Friends, I have been remiss in posting a note here to let you know that during this season, I’m over at my blog The Advent Door! I would love to have your company there as we travel toward Christmas. In addition to reflections for the Sundays of Advent (including this coming Sunday, Advent 4), I have recently posted an article that shares some of my journey in traveling through this season with grief. The article is titled “This Luminous Darkness: Searching for Solace in Advent and Christmas,” and you can find it here.

In the days to come, I’ll be sharing reflections and blessings for Christmas Eve and Christmas Day. Then I look forward to being back here at The Painted Prayerbook in the new year!

Sending much gratitude and so many blessings to you in this sacred season.

Announcing “Circle of Grace”!

November 20, 2015

Circle of Grace

Friends, I am delighted to share the news that my new book is here! Circle of Grace is a collection of blessings for the seasons, drawing us into the rhythms of the sacred Christian year.

The book was released on November 17—Gary’s birthday. In two weeks he will have been gone two years. And yet he is such a part of this book. He saw nearly every blessing first, and we had dreamed of this book together. His spirit sings in every page.

So from my heart, from Gary’s heart, into yours: this is for you. Each blessing and every word of it. Thank you for being so beautifully part of my—and our—circle of grace.

To order Circle of Grace: You can order the book from Amazon by clicking the book cover above or this link: Circle of Grace. It’s available in both printed and Kindle formats. Beginning Monday, November 23, the book will also be available at my website at janrichardson.com, where you can request inscribed copies.

On this day, as Advent draws near, I want to share this blessing from the book with you, in gratitude.

Drawing Near
A Blessing for Advent

It is difficult to see it from here,
I know,
but trust me when I say
this blessing is inscribed
on the horizon.
Is written on
that far point
you can hardly see.
Is etched into
a landscape
whose contours you cannot know
from here.
All you know
is that it calls you,
draws you,
pulls you toward
what you have perceived
only in pieces,
in fragments that came to you
in dreaming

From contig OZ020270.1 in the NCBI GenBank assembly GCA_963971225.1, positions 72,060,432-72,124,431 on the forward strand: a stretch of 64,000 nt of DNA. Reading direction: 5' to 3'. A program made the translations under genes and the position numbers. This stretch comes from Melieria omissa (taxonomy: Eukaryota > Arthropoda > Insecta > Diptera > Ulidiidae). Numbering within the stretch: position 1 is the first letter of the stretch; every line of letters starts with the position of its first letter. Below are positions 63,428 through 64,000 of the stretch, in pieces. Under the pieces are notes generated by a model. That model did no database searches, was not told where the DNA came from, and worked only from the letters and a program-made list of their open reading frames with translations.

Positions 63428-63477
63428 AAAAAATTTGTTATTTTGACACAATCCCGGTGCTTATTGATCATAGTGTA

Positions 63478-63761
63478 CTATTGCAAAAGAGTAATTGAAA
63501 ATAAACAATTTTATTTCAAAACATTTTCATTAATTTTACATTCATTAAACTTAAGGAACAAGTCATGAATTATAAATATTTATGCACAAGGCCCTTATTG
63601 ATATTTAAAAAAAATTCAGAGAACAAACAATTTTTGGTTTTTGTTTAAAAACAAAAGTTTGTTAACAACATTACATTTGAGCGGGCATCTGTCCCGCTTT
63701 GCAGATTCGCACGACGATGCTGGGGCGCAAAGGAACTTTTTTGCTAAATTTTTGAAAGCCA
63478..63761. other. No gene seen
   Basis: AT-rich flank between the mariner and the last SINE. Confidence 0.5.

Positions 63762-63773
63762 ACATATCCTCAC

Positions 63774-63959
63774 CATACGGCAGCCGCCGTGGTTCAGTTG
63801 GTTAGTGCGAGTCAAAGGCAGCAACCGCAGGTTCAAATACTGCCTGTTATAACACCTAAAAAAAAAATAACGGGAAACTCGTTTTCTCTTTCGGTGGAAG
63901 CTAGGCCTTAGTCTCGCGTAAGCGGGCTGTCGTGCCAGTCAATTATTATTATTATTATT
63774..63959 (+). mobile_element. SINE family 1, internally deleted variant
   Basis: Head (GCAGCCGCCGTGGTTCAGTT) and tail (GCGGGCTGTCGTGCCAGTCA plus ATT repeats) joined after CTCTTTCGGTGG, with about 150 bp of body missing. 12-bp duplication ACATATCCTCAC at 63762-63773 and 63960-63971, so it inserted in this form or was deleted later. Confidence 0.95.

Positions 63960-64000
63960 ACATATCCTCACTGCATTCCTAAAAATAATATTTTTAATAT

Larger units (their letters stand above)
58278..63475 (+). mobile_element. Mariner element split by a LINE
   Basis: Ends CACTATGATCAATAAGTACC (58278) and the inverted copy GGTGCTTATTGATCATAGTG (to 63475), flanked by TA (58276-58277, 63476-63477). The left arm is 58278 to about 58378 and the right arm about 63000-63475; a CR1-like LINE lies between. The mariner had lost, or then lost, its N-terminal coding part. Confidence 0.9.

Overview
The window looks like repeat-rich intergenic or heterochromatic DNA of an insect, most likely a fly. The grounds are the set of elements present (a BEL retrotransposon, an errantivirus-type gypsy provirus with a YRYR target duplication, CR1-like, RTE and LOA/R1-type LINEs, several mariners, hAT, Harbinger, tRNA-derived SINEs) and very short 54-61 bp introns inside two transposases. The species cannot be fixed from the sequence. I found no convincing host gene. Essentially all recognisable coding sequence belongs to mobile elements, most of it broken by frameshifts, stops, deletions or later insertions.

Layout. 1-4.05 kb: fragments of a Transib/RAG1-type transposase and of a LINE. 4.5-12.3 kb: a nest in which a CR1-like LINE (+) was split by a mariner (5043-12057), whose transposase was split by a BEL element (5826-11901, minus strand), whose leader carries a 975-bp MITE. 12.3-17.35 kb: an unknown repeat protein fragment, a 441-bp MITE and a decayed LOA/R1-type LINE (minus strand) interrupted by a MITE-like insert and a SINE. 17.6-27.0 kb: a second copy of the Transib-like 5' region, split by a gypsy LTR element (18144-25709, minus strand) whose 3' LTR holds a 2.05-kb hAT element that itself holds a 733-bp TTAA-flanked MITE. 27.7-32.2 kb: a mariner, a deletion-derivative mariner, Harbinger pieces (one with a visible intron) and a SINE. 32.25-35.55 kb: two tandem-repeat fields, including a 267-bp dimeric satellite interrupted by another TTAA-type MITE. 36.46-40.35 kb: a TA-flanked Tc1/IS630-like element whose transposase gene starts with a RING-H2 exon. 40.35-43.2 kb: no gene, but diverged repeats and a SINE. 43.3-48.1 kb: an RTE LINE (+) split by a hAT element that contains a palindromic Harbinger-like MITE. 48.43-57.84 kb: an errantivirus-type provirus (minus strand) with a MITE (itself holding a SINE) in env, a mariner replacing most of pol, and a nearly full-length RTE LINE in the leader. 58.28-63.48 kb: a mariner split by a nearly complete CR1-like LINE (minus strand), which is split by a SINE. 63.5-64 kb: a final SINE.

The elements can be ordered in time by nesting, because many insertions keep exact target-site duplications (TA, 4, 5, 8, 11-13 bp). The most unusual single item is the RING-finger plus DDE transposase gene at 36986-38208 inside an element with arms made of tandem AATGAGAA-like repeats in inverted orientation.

or in prayer.

I cannot account for how,
as you draw near,
the blessing embedded in the horizon
begins to blossom
upon the soles of your feet,
shimmers in your two hands.
It is one of the mysteries
of the road,
how the blessing
you have traveled toward,
waited for,
ached for
suddenly appears,
as if it had been with you
all this time,
as if it simply
needed to know
how far you were willing
to walk
to find the lines
that were traced upon you
before the day
you were born.

—Jan Richardson
from Circle of Grace

Blessing in a Time of Violence

November 16, 2015

Holy Even in PainImage: Holy Even in Pain © Jan Richardson

For Beirut, for Kenya, for Paris, for Syria. For every place broken by violence and hatred. For every person in pain and grief. For you, from me, in sorrow and hope.

Blessing in a Time of Violence

Which is to say
this blessing
is always.

Which is to say
there is no place
this blessing
does not long
to cry out
in lament,
to weep its words
in sorrow,
to scream its lines
in sacred rage.

Which is to say
there is no day
this blessing ceases
to whisper
into the ear
of the dying,
the despairing,
the terrified.

Which is to say
there is no moment
this blessing refuses
to sing itself
into the heart
of the hated
and the hateful,
the victim
and the victimizer,
with every last
ounce of hope
it has.

Which is to say
there is none
that can stop it,
none that can
halt its course,
none that will
still its cadence,
none that will
delay its rising,
none that can keep it
from springing forth
from the mouths of us
who hope,
from the hands of us
who act,
from the hearts of us
who love,
from the feet of us
who will not cease
our stubborn, aching
marching, marching

until this blessing
has spoken
its final word,
until this blessing
has breathed
its benediction
in every place,
in every tongue:

Peace.
Peace.
Peace.

— Jan Richardson


Using Jan’s artwork…

To use the image “Holy Even in Pain,” please visit this page at janrichardsonimages.com. (This is also available as an art print. After clicking over to the image’s page on the Jan Richardson Images site, just scroll down to the “Purchase as an Art Print” section.) Your use of janrichardsonimages.com helps make the ministry of The Painted Prayerbook possible. Thank you!

Using Jan’s words…